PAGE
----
The PS5 conference showed us that diversity will be Sony’s next-gen superpower

Where Microsoft had overpromised and failed to deliver with its lukewarm Xbox Series X outing back in May, PlayStation capitalised and came out swinging

Last night, the ball landed at Sony’s feet, and the Japanese-owned publisher smashed it into an open goal. Where Microsoft had overpromised and failed to deliver with its lukewarm Xbox Series X outing back in May, PlayStation capitalised and came out swinging, showing us a diverse slate of next-gen exclusives with a surprising amount of candour. What struck me about the conference was the remarkable range of games that Sony had to offer. Throughout the conference we saw games that ranged from smaller indie projects to massive AAA titans, yet they were all given the same breathing room in Sony’s vision for the future of the PlayStation 5.

While it was nice to see remake masters Bluepoint Games finally take on Demon’s Souls as well as the return of franchise favourites like Ratchet & Clank and Gran Turismo, it was the more unique projects that really caught my eye.

Sony set the bar extremely high almost immediately, delivering a delightful surprise in Marvel’s Spider-Man: Miles Morales, which is being penned by Rise Of The Black Panther writer Evan Narcisse. After the incredible success of Spider-Man: Into The Spider-Verse, it’s so exciting to learn that we’ll be seeing more of Miles, who will be taking over the mantle from Peter Parker after teasing fans with his appearance during the narrative of 2018’s Marvel’s Spider-Man.

Spider-Man: Miles Morale. Credit: Insomniac Games.

Yet Sony didn’t stop there, and the pace of the entire conference soldiered on at breakneck speed. Alongside photo-realistic AAA endeavours like Hitman 3, we were introduced to a set of inspired indies such as KO-OP’s Goodbye Volcano High, a dinosaur coming-of-age story with a non-binary protagonist, and Stray, a game about a backpack-toting cat in a world without humans. It really did fill me with hope to see so many different examples of art direction in one conference, from the cosmicute character designs of Neostream’s Little Devil Inside to the lush colour palette of Solar Ash, the next game from the studio behind Hyper Light Drifter.

There was no chaff to speak of here, and despite the sheer spectrum of experiences, my imagination was set ablaze by these gorgeous games.

Bugsnax stood out to me as something I need to get my mitts on right now. This magnificent-looking sim where snacks and bugs have merged looks like the ultimate relaxation station, with its Kero Kero Bonito soundtrack and cosy visuals. Of course I want to capture those silly strawberries! It looks like a mix of Viva Piñata and Ape Escape (which sounds like a match made in heaven), and I’m excited to hear more from the Octodad alums as it approaches launch.

Another grin spread as I was introduced to the sooty boys of Kena: Bridge Of The Spirits, a Pikmin-inspired 3D platformer being developed by animation studio Ember Lab, who were responsible for the Majora’s Mask: Terrible Fate CGI project that lit up the internet back in 2016. The absurd detail in this game’s cutscenes left me desperate to become acquainted with its world – I love the idea of an animation studio hopping into the world of games to bring flair, detail and depth to the next-generation.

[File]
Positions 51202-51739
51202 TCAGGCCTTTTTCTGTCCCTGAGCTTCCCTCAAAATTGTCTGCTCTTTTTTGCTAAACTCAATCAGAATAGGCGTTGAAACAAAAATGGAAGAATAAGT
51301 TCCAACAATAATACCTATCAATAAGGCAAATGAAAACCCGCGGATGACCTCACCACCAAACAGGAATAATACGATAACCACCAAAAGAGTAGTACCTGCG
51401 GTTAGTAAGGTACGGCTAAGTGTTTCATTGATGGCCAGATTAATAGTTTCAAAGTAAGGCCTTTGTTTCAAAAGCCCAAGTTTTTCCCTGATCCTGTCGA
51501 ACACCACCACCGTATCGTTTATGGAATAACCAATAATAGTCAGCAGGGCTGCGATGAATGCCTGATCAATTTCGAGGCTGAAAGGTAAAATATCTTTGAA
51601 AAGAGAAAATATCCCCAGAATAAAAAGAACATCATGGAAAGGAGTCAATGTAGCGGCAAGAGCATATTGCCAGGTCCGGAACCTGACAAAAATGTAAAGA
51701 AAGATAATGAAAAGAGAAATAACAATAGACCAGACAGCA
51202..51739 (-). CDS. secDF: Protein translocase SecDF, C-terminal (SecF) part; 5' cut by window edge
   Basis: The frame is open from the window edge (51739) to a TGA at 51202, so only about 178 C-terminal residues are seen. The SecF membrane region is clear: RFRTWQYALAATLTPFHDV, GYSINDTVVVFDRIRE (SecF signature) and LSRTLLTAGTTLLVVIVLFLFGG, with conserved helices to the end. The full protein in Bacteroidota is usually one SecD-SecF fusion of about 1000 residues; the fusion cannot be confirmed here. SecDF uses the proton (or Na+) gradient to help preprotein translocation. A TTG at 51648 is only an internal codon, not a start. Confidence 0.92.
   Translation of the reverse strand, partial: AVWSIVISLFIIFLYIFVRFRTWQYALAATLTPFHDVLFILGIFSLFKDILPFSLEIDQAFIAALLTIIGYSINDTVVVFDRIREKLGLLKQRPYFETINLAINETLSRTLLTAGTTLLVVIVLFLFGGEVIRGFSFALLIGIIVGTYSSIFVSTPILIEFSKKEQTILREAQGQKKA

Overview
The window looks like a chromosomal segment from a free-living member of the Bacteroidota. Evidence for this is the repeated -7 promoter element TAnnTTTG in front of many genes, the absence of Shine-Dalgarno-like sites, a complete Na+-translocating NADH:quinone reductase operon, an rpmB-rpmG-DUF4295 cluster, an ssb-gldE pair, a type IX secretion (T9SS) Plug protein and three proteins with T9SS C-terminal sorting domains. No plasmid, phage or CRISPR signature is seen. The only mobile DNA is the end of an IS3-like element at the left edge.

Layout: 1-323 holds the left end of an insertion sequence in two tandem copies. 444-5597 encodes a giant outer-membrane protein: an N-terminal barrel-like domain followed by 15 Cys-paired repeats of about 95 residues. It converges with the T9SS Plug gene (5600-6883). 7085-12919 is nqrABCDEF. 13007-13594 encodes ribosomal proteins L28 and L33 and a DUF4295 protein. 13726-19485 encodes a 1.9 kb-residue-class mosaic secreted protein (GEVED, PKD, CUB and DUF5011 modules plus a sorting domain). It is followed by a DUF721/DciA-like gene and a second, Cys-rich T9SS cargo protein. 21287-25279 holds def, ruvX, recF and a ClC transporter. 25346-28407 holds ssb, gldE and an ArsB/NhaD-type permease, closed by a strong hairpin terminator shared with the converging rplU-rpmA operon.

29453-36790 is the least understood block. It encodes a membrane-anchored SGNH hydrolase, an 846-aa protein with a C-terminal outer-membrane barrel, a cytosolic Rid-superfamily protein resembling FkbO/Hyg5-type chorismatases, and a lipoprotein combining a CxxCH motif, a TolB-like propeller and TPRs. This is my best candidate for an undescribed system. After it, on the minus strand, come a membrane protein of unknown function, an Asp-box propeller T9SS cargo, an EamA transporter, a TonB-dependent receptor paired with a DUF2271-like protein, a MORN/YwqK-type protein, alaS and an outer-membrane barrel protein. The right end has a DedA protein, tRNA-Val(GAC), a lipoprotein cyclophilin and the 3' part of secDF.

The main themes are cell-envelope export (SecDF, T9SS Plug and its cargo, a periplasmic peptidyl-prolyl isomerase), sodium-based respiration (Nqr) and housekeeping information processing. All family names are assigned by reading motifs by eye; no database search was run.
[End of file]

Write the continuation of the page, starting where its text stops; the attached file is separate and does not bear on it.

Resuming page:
Deathloop. Credit: Arkane Studios.

As the showcase delivered a salvo of sound and colour, we received an eye-popping introduction to Bethesda’s timed PS5 exclusives, namely Arkane’s Deathloop and Ghostwire: Tokyo, directed by horror legend Shinji Mikami. Both of these games look inspired by Dishonored in some form, but have taken the immersive FPS premise in entirely different directions. My eyes were glued to the stylish gunplay of Deathloop after I cowered behind my hands at the ghostly data apparitions that haunt Ghostwire’s pretty prefecture. I’m hoping for a rich narrative that will complement the haptic-looking gameplay of both of these games.

Even the shoo-ins like Resident Evil Village and Horizon Forbidden West took delectable diversions from previous games in their respective series. Resident Evil Village’s forgotten village setting was unsettling to say the least, with fanciful characters posturing towards the player in first-person, before werewolves and grisly cables brought an unusual supernatural element to a series that is often easy to pin down. I never thought much of Horizon Zero Dawn in the first place, but this sequel is definitely pushing a different set of buttons with its underwater exploration and vibrant palette.

The fleeting moments of lost interest occurred when the games felt too safe – it was cute to see LittleBigPlanet’s mascot return in Sackboy: A Big Adventure, but I’m not sure Sumo Digital’s spin-off will pique my interest if it lacks the unbridled creative spirit that defines the series it is drawing from.

Destruction AllStars felt a little too derivative of Fortnite and was ultimately quite forgettable, even if the idea of being able to hop out of your vehicle to cause mayhem in a Rocket League-style setting is super smart. Godfall once more looks like it’s been focus-tested into a blur of Destiny-this and Dark Souls-that – I’m hopeful that substance may rear its head as the game approaches launch.

What a magnificent little evening of games that was, one that finally painted a convincing picture of what the next-generation of games is going to look like. Luckily, it’s not full of sad dad adventures or beige military shooters. More than ever, I’m excited for the creative heights the industry is set to broach with the next-generation. If this is what Sony thinks “The Future Of Gaming” looks like, I’m all in.


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